Public Grief

What we can learn from two football stars who suffered tragic family losses midseason.

BY: Rabbi Shmuley Boteach

 

Last week Tony Dungy, currently the most successful coach in the NFL, suffered the heartbreaking loss of his 18-year-old son to suicide. Dungy is known throughout the NFL as a gentleman who enjoys the respect of his fellow coaches and the reverence of his players. To show their grief at their coach's loss, all the Indianapolis Colts wore Dungy's son's initials on their helmets in last Saturday's game.



Athletes take a pledge to give all they can to their team. But they are still humans--spouses, parents, and sons or daughters--and real life doesn't wait for the football season to be over. Each athlete must make his own decision about how to handle a personal trauma that takes place during the season, whether to continue playing for the sake of the team (or even as a living memorial to the deceased) or to remain at home with his family. For professional athletes and others who live their lives in the public eye, even those moments we usually keep private become subjects of public discussion. And as role models, whether they like it or not, athletes' behavior, in times of triumph and in times of loss, on and off the field, send messages and teach lessons to their fans.

Dungy has acted during this period, which I am sure is the most difficult time he's ever faced, with grace and humanity deserving of our respect. Even as his team played the second-best team in football, the Seattle Seahawks, Dungy stayed at home to mourn his son and grieve, rather than make the mistake of demonstrating that any kind of game could be more important or supersede, even for a few hours, the loss of a child. Dungy is so devastated by the loss of his son that he has yet to announce when he will return to coaching.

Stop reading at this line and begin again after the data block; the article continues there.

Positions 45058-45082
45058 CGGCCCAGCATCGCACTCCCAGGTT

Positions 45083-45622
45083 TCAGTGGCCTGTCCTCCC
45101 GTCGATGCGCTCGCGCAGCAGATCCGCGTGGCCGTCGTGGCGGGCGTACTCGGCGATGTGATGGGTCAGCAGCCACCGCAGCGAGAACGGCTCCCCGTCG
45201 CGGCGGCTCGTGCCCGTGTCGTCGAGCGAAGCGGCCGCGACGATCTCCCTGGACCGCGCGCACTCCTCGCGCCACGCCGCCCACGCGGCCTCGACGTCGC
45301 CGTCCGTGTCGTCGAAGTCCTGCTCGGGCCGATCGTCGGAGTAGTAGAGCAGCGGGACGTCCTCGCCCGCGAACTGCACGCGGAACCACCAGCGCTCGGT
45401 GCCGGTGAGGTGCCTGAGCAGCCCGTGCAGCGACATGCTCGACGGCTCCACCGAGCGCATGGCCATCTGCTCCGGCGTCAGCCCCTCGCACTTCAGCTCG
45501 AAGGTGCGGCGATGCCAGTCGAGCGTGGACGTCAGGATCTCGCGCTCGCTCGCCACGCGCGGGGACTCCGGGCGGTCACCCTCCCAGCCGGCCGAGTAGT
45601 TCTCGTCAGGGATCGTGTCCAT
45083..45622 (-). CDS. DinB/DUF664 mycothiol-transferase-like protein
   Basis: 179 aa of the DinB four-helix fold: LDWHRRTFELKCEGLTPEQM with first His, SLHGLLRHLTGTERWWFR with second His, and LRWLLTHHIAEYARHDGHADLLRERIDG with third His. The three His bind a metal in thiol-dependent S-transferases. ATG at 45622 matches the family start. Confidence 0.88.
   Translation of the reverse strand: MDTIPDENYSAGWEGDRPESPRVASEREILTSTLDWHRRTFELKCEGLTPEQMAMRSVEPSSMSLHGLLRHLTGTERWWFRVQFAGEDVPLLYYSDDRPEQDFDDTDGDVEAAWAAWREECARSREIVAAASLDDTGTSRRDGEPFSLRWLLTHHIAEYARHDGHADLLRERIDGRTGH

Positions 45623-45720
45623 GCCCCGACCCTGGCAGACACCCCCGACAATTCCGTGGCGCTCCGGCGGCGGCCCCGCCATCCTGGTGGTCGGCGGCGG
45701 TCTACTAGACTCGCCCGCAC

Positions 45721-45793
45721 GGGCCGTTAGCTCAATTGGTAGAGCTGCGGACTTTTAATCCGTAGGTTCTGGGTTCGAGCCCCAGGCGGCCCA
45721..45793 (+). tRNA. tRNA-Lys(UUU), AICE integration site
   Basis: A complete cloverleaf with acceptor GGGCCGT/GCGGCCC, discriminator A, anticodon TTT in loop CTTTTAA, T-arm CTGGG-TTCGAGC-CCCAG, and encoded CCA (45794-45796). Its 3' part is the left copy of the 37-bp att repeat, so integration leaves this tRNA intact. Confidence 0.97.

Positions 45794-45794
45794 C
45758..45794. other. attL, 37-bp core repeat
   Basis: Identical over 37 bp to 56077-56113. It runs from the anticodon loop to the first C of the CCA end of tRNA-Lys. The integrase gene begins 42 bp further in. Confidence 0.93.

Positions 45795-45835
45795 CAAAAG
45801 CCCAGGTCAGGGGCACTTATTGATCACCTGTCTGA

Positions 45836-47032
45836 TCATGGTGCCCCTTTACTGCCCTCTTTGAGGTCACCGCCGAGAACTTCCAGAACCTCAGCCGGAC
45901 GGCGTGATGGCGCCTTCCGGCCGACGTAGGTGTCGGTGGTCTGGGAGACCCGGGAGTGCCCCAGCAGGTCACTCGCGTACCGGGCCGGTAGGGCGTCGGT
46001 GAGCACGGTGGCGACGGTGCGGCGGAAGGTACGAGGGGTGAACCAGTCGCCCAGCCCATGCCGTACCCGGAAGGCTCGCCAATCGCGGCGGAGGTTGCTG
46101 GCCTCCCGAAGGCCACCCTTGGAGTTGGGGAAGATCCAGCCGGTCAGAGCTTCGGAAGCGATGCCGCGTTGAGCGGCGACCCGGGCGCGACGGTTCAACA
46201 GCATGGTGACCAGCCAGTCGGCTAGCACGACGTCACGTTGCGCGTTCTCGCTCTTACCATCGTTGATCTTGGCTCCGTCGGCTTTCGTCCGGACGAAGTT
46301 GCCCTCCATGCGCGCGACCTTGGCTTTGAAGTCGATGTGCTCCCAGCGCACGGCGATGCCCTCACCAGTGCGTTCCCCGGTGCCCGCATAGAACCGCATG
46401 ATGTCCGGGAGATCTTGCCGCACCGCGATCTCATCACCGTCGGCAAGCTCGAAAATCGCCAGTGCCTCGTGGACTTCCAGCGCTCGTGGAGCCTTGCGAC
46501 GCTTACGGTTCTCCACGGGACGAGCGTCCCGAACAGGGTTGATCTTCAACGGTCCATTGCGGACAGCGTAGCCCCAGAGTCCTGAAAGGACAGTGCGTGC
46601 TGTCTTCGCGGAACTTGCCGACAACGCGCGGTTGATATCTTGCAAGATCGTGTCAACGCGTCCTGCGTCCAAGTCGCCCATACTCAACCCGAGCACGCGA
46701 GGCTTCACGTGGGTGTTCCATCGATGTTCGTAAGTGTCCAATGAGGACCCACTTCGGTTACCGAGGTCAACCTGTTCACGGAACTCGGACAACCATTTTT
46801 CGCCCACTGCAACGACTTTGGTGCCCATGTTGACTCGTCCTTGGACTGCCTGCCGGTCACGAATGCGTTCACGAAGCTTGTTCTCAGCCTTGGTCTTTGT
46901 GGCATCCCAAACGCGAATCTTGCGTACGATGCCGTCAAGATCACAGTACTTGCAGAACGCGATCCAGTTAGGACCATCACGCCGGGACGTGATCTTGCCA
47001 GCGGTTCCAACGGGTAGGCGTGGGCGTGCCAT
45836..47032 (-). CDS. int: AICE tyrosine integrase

The dignity that Dungy showed at his son's funeral was deeply moving. He called on his players, all of whom had flown to Tampa for the funeral, to reach out to young people. He also cautioned parents against ever taking their children for granted. "Parents, hug your kids every chance you get," he said. "Tell them you love them. You never know when it will be your last time." Here was a man who was clearly conveying that while his profession was football, his priority was family.

Another well-respected football personality went through a similarly public grieving process a couple of years ago, and it is worth revisiting that incident now.

Brett Favre of the Green Bay Packers lost his father, Irvin Favre, who had coached and inspired his son to become a quarterback, to a sudden heart-attack on December 22. 2003. The Packers played the next day in a nationally televised game against the Oakland Raiders, and Favre, while his father lay unburied before his funeral, decided to proceed with the game. He had a spectacular night and won the admiration of America for playing and succeeding in such trying circumstances.

I could not join in the praise, and as I watched that memorable game, I sat with my laptop and wrote an article. I extended my heartfelt sympathy to Favre for his personal tragedy and acknowledged that he is respected throughout America as a consummate gentleman, an honorable athlete, and a devoted family man. Yet, without passing judgment on the man personally, I argued that football should not supercede a father's burial. All of us have professional obligations, but these must bow to the responsibilities we have under the fifth commandment--the obligation to honor our parents. We especially owe respect to our parents at their deaths, because the respect we accord them at that moment can never be repaid, and in that sense, it is the highest honor of all. The burial of a parent must certainly supercede something trivial like playing a football game.

America sides with Favre
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_Related Features
  • Rabbi Boteach's Original Article on Brett Favre
  • Coping With a Loved One's Suicide
  • More on Grief and Loss
  • Continued on page 1: »

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